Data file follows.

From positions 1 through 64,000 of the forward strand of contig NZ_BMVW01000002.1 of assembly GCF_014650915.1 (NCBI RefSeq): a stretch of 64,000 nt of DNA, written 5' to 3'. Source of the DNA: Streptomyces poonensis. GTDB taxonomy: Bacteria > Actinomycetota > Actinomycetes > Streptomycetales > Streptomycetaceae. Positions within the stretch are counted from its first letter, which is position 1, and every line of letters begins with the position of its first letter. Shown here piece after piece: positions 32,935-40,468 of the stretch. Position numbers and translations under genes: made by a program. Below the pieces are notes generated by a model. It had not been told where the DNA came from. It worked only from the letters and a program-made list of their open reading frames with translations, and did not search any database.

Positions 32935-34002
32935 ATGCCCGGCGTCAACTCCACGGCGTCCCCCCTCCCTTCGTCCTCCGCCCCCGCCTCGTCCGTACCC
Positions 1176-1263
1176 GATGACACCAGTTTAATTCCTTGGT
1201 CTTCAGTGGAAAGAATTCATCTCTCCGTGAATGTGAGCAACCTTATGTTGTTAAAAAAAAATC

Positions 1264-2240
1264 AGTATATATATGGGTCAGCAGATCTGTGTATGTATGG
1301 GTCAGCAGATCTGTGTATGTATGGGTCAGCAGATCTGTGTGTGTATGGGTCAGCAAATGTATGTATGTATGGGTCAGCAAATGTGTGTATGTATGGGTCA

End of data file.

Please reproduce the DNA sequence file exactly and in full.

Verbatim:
From positions 1 through 64,000 of the forward strand of contig NZ_BMVW01000002.1 of assembly GCF_014650915.1 (NCBI RefSeq): a stretch of 64,000 nt of DNA, written 5' to 3'. Source of the DNA: Streptomyces poonensis. GTDB taxonomy: Bacteria > Actinomycetota > Actinomycetes > Streptomycetales > Streptomycetaceae. Positions within the stretch are counted from its first letter, which is position 1, and every line of letters begins with the position of its first letter. Shown here piece after piece: positions 32,935-40,468 of the stretch. Position numbers and translations under genes: made by a program. Below the pieces are notes generated by a model. It had not been told where the DNA came from. It worked only from the letters and a program-made list of their open reading frames with translations, and did not search any database.

Positions 32935-34002
32935 ATGCCCGGCGTCAACTCCACGGCGTCCCCCCTCCCTTCGTCCTCCGCCCCCGCCTCGTCCGTACCC
Positions 1176-1263
1176 GATGACACCAGTTTAATTCCTTGGT
1201 CTTCAGTGGAAAGAATTCATCTCTCCGTGAATGTGAGCAACCTTATGTTGTTAAAAAAAAATC

Positions 1264-2240
1264 AGTATATATATGGGTCAGCAGATCTGTGTATGTATGG
1301 GTCAGCAGATCTGTGTATGTATGGGTCAGCAGATCTGTGTGTGTATGGGTCAGCAAATGTATGTATGTATGGGTCAGCAAATGTGTGTATGTATGGGTCA